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By: Arianne Cohen
In today’s corporate world, words matter—often more than even the most eagle-eyed leaders realize. And as we enter the second half of the year, companies are discovering that turning a page on the three-year-old pandemic is quite a challenge. Is the term “post-pandemic” insensitive to those still coming down with COVID-19? To those suffering from long COVID?
Indeed, leaders—along with their marketing and communications teams—are getting into hot water trying to frame the pandemic. Their hope is to convey a message that their firms are moving forward, past a terribly tragic, disruptive period and into the exciting next chapter. “The risk is that certain stakeholders may not be experiencing that, and take offense,” says Richard Marshall, global managing director of the Corporate Affairs and Investor Relations Center of Expertise at Korn Ferry.
The sensitivities around the term “post-pandemic” are many: stakeholders, including employees and investors, may still be reeling from pandemic deaths or recent illnesses, or be hampered by long-COVID or immunity issues. Other employees may have strong knee-jerk reactions to the introduction of “post- pandemic” initiatives, out of concern that workplace flexibility will disappear. This is particularly true of employees hired, often under flexible arrangements, during the last three years. “It’s impacting individuals’ ability to control their work-life balances,” says Peter McDermott, senior client partner in the Global Corporate Affairs and Investor Relations practice at Korn Ferry.
Employees’ mistrust of corporate “post-pandemic” efforts is, at least in some cases, understandable. They hear leaders presenting a “we’re done with this” mindset, and believe their firms are making way for the return of more traditional in-office requirements. “It’s being used as a way to get people back into the office, some of whom are not ready to,” says Andrés Tapia, global diversity and inclusion strategist at Korn Ferry.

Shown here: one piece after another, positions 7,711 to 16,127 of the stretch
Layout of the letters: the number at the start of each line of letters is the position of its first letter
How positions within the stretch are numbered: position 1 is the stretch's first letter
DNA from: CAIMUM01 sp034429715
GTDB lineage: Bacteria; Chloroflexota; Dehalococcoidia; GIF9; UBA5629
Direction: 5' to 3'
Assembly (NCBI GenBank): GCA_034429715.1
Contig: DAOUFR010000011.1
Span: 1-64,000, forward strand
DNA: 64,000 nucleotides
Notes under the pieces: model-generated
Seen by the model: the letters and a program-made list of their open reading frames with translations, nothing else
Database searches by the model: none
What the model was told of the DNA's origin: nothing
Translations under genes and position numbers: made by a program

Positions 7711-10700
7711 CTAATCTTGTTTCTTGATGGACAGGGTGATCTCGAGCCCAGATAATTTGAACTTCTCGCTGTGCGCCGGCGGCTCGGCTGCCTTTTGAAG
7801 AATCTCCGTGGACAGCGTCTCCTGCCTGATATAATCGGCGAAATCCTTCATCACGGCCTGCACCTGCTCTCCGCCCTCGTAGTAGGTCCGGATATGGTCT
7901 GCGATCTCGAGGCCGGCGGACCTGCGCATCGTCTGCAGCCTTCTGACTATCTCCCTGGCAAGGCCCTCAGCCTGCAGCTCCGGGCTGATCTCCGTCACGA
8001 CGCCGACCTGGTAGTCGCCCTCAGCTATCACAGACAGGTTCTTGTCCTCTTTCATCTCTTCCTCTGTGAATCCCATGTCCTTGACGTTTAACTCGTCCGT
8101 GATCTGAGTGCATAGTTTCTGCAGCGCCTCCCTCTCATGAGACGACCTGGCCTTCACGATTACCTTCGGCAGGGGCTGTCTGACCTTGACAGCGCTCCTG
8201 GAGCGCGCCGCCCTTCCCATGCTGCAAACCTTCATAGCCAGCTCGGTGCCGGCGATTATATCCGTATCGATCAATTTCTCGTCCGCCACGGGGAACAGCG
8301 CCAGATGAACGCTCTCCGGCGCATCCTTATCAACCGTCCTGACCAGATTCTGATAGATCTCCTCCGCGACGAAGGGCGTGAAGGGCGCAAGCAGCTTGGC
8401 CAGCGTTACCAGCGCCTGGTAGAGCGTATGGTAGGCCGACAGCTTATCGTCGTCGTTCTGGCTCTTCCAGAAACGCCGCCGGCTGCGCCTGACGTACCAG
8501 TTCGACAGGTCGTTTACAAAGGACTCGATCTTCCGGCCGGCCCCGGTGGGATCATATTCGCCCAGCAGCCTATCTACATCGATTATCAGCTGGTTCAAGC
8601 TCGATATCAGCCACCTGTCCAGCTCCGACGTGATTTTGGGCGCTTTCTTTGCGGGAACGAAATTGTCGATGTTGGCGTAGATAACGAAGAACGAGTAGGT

This is all happening in a context in which stakeholders are particularly reactive to corporate wording and phrasing. Communications departments have always pored over word choice, but “words matter more now,” says Marshall. “We’re in a hypersensitive world.” Today’s standard for presenting inclusive language that does not inadvertently offend certain groups is sky-high.
So what’s the answer? As a rule of thumb, experts advise avoiding the term “post-pandemic” altogether in corporate communications, speeches, and storytelling. Some corners of the world haven’t necessarily moved on beyond COVID, says Anu Gupta, senior client partner in the Life Sciences practice at Korn Ferry. “We are going to move back and forth between pandemic, epidemic, and endemic.”
When attempting to frame the pandemic, experts suggest, leaders should be aware of the distinction between the human perspective and the company-performance perspective. “The human element is essentially never over,” says strategist Sharon Egilinsky, senior client partner at Korn Ferry. “The impact and loss never go away.” From a corporate perspective, investors are often looking at benchmarks before and after the crisis—and may unintentionally wade into sensitive waters.
Experts advise testing out messaging with a variety of stakeholders before hitting send, and weaving in language that properly addresses this sensitive topic. “You can absolutely communicate the concepts you need to convey without stating ‘post-pandemic,’” says McDermott. He suggests more neutral phrases such as, “It’s 2023” and “We’re three years past the shutdown.” Meanwhile, others are trying another phrase, for use strictly in a business context: “post-crisis.”